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A case report of peripartum cardiomyopathy with a review of literature

Peripartum cardiomyopathy (PPCM) is a severe form of idiopathic dilated cardiomyopathy, which appears either in the last month of pregnancy or during the five months

following delivery. This clinical entity leads to left ventricular dysfunction and eventually cardiac insufficiency. Left ventricle functions recover spontaneously in some

patients with PPCM while left ventricular dysfunction persists to cause an indication for cardiac transplantation in some patients. This case report aims to increase the

awareness of obstetricians about PPCM by describing an affected patient.

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The review of neuroimaging findings of 139 patients with idiopathic intracranial hypertension: A clinical retrospective experience

Aim: Idiopathic intracranial hypertension (IIH), or pseudotumor cerebri is a challenging condition with raised intracranial pressure (ICP) in the absence of identifiable

cause. Typical clinical manifestations can be a headache, tinnitus, papilledema, and decreased vision. The diagnosis is established by the Modified Dandy

Criteria. Several brain Magnetic Resonance Imaging (MRI) findings have been associated with the diagnosis of IIH. The aim of this study is to determine the

characteristics of IIH and establish whether there are characteristic appearances on MRI and MRV that are being routinely overlooked in our clinical practice.

Material and Method: All patients with a diagnosis of IIH between January 2010 and January 2018 at Bakırköy Mental Health Education and Training Hospital

of Neurology, Neurosurgery, and Psychiatry were enrolled. The diagnosis of IIH was established according to the Modified Dandy Criteria (Table 1). Only patients

who had available images of MRV examination and/or MR imaging examination during the period of review were included. Electronic medical records

were reviewed for clinical parameters such as symptom profile, age, gender, opening pressure at lumbar puncture and neuroimaging. Each case was reviewed

independently by a neuroradiologist and a neurologist. Results: One hundred thirty-nine patients were included in the study. The patient group consisted of 114

females and 25 males, ages 17-72 years (38.13 ± 11.51). The most common symptom was a headache, which was noted in 84 %. Papilledema was found in

118 patients (86.33 %). In the neurological examination,7 patients had abducens nerve palsy (Table 2). Opening pressure on lumbar puncture was available in

the hospital chart for 130 of the 139 IIH patients (93.5 %). Opening pressure ranged from 160 to 800 mm H2O (mean: 365 mm H2O; 1 standard deviation=130

mm H2O). One hundred twenty-two of 139 patients had abnormal opening pressure. Eight of the 139 patients hadnormal opening pressure (<250 mm H2O).

The MRI was normal in 66 patients ( 47.5 %). The MRI disclosed flattening of the posterior eyeballs and vertical tortuosity of the orbital optic nerve in 6.5 %,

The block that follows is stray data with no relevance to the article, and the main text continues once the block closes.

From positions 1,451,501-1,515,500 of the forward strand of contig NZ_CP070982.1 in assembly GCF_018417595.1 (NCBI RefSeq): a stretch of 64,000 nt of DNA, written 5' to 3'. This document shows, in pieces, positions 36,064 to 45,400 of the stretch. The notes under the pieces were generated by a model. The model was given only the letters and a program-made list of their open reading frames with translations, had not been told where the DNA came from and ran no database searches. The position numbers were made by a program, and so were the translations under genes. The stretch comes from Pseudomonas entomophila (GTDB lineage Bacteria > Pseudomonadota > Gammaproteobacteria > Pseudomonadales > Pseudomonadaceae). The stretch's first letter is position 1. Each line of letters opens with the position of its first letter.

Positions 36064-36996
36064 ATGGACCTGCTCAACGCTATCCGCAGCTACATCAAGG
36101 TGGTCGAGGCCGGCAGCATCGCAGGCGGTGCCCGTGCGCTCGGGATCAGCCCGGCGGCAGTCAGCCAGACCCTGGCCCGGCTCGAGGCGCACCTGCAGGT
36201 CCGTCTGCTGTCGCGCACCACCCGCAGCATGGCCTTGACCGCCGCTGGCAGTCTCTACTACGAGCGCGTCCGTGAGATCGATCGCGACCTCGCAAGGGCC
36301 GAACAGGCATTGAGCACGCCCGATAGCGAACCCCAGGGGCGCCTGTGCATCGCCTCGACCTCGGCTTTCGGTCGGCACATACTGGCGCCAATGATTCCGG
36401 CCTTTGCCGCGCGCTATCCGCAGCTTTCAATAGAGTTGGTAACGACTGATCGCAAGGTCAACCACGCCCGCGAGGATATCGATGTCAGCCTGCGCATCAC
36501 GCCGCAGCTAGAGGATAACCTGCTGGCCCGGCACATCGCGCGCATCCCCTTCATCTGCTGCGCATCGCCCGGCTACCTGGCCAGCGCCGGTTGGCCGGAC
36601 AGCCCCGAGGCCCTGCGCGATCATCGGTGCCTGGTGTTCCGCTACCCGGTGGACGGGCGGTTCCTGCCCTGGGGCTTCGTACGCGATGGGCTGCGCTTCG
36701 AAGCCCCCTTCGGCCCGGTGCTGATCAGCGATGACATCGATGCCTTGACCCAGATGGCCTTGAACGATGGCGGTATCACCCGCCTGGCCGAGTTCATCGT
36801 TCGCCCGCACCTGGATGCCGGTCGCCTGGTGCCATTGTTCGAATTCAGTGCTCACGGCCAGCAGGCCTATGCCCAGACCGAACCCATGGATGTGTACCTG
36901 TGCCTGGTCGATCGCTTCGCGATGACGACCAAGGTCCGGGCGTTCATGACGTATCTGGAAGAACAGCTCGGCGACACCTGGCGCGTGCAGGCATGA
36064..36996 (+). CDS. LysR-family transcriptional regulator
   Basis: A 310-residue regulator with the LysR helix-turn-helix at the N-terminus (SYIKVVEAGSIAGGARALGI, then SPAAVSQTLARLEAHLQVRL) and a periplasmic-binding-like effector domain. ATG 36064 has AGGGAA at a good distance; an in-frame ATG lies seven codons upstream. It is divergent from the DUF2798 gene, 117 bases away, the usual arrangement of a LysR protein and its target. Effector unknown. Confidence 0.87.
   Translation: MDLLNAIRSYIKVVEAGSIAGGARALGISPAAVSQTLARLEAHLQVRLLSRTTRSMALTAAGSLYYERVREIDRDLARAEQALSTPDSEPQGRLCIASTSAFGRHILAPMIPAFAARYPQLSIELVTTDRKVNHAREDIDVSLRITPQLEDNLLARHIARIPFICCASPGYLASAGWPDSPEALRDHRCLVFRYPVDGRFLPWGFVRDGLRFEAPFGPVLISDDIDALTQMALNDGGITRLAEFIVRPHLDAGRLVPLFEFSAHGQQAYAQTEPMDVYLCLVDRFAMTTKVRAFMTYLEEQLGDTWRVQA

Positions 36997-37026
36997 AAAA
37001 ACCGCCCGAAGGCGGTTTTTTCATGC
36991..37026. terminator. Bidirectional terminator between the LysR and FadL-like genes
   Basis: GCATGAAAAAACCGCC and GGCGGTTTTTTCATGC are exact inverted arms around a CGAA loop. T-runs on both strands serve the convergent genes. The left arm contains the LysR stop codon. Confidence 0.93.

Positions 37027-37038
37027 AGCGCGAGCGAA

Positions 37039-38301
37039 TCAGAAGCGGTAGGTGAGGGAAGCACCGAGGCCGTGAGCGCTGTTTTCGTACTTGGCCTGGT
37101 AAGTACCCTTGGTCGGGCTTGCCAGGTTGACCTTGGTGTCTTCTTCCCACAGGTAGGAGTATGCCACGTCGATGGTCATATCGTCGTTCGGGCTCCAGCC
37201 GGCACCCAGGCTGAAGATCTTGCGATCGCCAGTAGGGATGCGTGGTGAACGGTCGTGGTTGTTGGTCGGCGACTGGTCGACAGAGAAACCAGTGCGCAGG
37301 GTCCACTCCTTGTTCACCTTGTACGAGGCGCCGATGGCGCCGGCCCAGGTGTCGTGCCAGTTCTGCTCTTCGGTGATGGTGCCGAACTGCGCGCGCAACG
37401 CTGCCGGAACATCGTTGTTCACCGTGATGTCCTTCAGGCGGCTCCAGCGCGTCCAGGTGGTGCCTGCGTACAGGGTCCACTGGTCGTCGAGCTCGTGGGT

optic nerve hyperintensity in 2.2 %, empty cella in 24.5 %, Chiari malformation in 4.3 %, and optic nerve hyperintensity together with empty cella in 9.4 % of

patients (Table 3). There was no evidence of sinus thrombosis on the static images of the patients. Unilateral transverse sinus hypoplasia was perceived in

19.4 % of patients. Bilateral TS stenosis was perceived categorically in 20.9 % of patients with IIH. Discussion: The study detects that empty cella, optic nerve

enhancement on MRI and bilateral transverse sinus stenosis on MRV are mostly seen neuroimaging findings in IIH patients. The presence of Chiari Malformation

on MRI is also the supportive clue of IIH in the absence of sinus thrombosis. Conclusion: MRI is an important imaging technic to support the diagnosis of

IIH. With further investigations, MRI can be enough to diagnose the disease in the future and it will also provide cost- effectiveness.

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Antibiotic resistance profiles of endotracheal aspirates in intensive care unit patients

Aim: In the patients hospitalized in intensive care units (ICU) infectious agents of the lower respiratory tract are nosocomial pathogens that causes severe

morbidity and mortality. The aim of our study is to determine the bacterial growth and antibiotic resistance profiles of bacterias isolated from endotracheal aspirate

cultures (ETA) obtained from ICU’s of our hospital for the last one year. Material and Method: Between October 2017 and September 2018, ETA samples

from adult intensive care units were examined retrospectively. In addition to conventional methods, identification and antibiotic susceptibilities were studied

in accordance with the recommendations of the European Committee on Antimicrobial Susceptibility Testing (EUCAST) using fully automated VITEC (Biomerieux,

France). Results: Of the 205 ETA specimens from adult ICU’s, 113 growths were detected in 103 patients. In ETA, 37 (32,7%) Acinetobacter baumannii,

29 (25,6%) Pseudomonas aeruginosa, 13 (11.5%) Staphylococcus aureus, 12 (%10,6) Klebsiella pneumoniae, 6 (5,3%) Escherichia coli, 4 (3,5%) Enterobacter

cloacae and 2 (1,7%) Stenotrophomonas malthophiliae was isolated. Meropenem and imipenem resistance of A. baumannii was 89.1% for both, whereas it

was 48,2% and 51,7% for P. auroginosa, respectively. Colistin and tigesiklin resistance was not detected for all isolates. Oxacillin resistant S.aureus strains

were determined as 46.1% (6/13), while linezolid, teicoplanin, and vancomycin resistance were not detected. Discussion: Increased carbapenem resistance

observed in antimicrobial susceptibility tests, for the most frequently bacterias isolated from ETA samples in ICU of our hospital, has shown the importance

of the antimicrobial susceptibility testing.

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